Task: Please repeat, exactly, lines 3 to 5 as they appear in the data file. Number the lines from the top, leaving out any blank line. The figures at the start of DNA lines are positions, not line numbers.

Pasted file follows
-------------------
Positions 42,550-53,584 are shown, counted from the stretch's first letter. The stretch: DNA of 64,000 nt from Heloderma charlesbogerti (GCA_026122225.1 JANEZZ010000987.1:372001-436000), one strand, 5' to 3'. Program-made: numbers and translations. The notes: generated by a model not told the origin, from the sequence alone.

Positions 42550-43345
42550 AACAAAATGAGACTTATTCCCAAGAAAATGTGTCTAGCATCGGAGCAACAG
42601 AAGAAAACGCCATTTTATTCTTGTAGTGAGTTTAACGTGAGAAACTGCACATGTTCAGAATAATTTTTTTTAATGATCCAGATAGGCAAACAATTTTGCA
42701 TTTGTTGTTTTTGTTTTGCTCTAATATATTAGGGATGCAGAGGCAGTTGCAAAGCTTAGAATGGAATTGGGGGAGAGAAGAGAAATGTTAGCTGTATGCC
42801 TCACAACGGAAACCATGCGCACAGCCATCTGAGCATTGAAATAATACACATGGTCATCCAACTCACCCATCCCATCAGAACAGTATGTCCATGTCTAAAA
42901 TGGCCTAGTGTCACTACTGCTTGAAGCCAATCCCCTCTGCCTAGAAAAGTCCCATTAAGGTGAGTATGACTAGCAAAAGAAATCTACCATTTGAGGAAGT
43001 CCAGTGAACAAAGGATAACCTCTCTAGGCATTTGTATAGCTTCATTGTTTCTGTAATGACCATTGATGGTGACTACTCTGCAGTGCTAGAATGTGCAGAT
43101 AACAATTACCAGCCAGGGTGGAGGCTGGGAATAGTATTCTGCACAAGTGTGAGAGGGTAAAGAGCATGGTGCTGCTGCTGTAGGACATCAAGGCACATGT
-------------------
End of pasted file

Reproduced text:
42550 AACAAAATGAGACTTATTCCCAAGAAAATGTGTCTAGCATCGGAGCAACAG
42601 AAGAAAACGCCATTTTATTCTTGTAGTGAGTTTAACGTGAGAAACTGCACATGTTCAGAATAATTTTTTTTAATGATCCAGATAGGCAAACAATTTTGCA
42701 TTTGTTGTTTTTGTTTTGCTCTAATATATTAGGGATGCAGAGGCAGTTGCAAAGCTTAGAATGGAATTGGGGGAGAGAAGAGAAATGTTAGCTGTATGCC